She read her Bible as diligently as she read her Shakespeare, and the words of the Royal Preacher in some measure embodied her own dreary creed. Phantom Fortune by Mary Elizabeth Braddon [1883]

For they must necessarily be embodied in words and ideas — and his father or uncle were mentioned — the one had proved a curse, the other a temptation. Lodore by Mary Shelley

Victor Hugo It was the confession of the shipwrecked crew of the Matutina, embodied in a report signed by the sheriff of Southwark and by the lord chancellor. The Man Who Laughs by Victor Hugo [1869]

Victor Hugo The savage, in whom is embodied the free man, is nearly as restless in a palace as in a prison. The Man Who Laughs by Victor Hugo [1869]

Henry James Adelaide’s most frequent reference to their destitution is embodied in the remark that dear far-away Ruth’s intentions were doubtless good. The Coxon Fund by Henry James [1894]

Henry James I measured it as it grew, and it seemed perfectly irresistible; for it did not appear to come from within but from without, and to be embodied in the dark image at the head of the staircase. The Ghostly Rental by Henry James [1876]

George Eliot You sit with me like an embodied patience. Felix Holt the Radical by George Eliot [1866]

Sigmund Freud We have now penetrated to the wish that is embodied in this dream. The Interpretation of Dreams by Sigmund Freud [1911]

George Gissing It leads me on to architecture in general; I ponder on huge edifices, and stand aghast before the skill and energy embodied in them. Isabel Clarendon by George Gissing [1886]

The guilty man, awaking from sleep, thinks that he sees the specters of those he has wrongedbecause his dreams have embodied them for him. The Supernatural in Modern English Fiction by Dorothy Scarborough

But neither he nor I embodied that, and there lies the gist of my story. The New Machiavelli by Herbert George Wells [1911]

Olaf Stapledon And for them Jesus, though they knew it not, was the divine spirit embodied in their groping species. Last Men in London by Olaf Stapledon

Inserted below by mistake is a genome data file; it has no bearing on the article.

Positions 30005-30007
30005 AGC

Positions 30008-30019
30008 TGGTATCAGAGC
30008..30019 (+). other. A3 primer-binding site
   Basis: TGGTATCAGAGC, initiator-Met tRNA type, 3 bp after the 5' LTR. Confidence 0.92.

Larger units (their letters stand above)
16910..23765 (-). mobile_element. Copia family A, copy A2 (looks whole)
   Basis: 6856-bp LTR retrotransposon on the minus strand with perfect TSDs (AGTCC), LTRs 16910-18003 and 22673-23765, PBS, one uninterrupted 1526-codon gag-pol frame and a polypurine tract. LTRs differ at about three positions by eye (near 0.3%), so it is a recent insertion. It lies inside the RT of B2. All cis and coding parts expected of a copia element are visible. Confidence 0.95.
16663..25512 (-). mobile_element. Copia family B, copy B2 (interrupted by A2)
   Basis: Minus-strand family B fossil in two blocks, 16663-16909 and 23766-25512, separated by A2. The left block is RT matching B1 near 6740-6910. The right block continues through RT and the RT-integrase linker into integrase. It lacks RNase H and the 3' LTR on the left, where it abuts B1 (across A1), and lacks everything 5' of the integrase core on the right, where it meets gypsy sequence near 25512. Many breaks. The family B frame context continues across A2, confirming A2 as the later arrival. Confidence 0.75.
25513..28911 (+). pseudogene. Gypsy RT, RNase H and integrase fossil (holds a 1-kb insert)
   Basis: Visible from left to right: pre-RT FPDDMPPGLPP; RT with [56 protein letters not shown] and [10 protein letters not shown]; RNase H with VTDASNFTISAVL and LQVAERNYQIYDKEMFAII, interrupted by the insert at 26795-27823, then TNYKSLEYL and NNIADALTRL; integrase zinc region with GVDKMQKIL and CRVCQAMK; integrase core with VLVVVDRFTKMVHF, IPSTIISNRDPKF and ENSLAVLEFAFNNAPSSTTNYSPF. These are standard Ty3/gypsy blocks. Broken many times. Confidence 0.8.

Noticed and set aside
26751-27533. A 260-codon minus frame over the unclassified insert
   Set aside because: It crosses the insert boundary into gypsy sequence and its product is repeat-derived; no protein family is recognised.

Instead of slaying an embodied ghost — a madman’s dream — I had murdered a living man! Last night the killing and the atrocious manner of it had been enough. Serapion by Francis Stevens

Olaf Stapledon It was the enigma of my influence in him that he embodied in pigment as a smile. Last Men in London by Olaf Stapledon

He embodied the strength of the great British Empire, with his solidity, his frank open countenance; and the courage and determination that stood out in his big blue eyes. The Vengeance of Larose by Arthur Gask [1939]

In it he embodied the Flores Historiarum of his predecessor Roger, and the original part is a bold and vigorous narrative of the period (1235–59). A Short Biographical Dictionary of English Literature by John W. Cousin [1910]

In the fourteenth century one great writer embodied the character of the time. Landmarks in Literature--French by Lytton Strachey

Edith Wharton His voice, his look, all the loud confident vigorous things he embodied and expressed, set her blood beating with curiosity. The Custom of the Country by Edith Wharton [1913]

Edith Wharton And the spirit on which he would have spent his hatred was not here or there, as an embodied faction, but everywhere as an intangible influence. The Valley of Decision by Edith Wharton [1902]

He was the embodied evil of the world. Victory by Joseph Conrad [1914]

Edith Wharton Still, they doubtless embodied a negative truth, and Odo thought it probable that such intellectual diversion as he could hope for must be sought in the Bishop’s circle. The Valley of Decision by Edith Wharton [1902]

G. K. Chesterton The general attitude of St. Francis, like that of his Master, embodied a kind of terrible common sense. Varied Types by G. K. Chesterton [1903]

Bronislaw Malinowski Ideas embodied in marriage ceremonies. The Family among the Australian Aborigines by Bronislaw Malinowski [1913]

H. G. Wells The world was ripe for the lead embodied in such a phrase and it caught on very rapidly. An Experiment in Autobiography by H. G. Wells

Henry Adams They felt a railway train as power, yet they, and all other artists, constantly complained that the power embodied in a railway train could never be embodied in art. The Education of Henry Adams by Henry Adams [1907]

H. G. Wells It embodied jealousy in sexual life as private ownership embodied jealousy in economic life. An Experiment in Autobiography by H. G. Wells

Andrew Lang As to the worship of ancestral and embodied human spirits, which (it has been so plausibly argued) is the first moment in religion, Mr. Max Müller dismisses it, here, in eleven lines and a half. Custom and Myth by Andrew Lang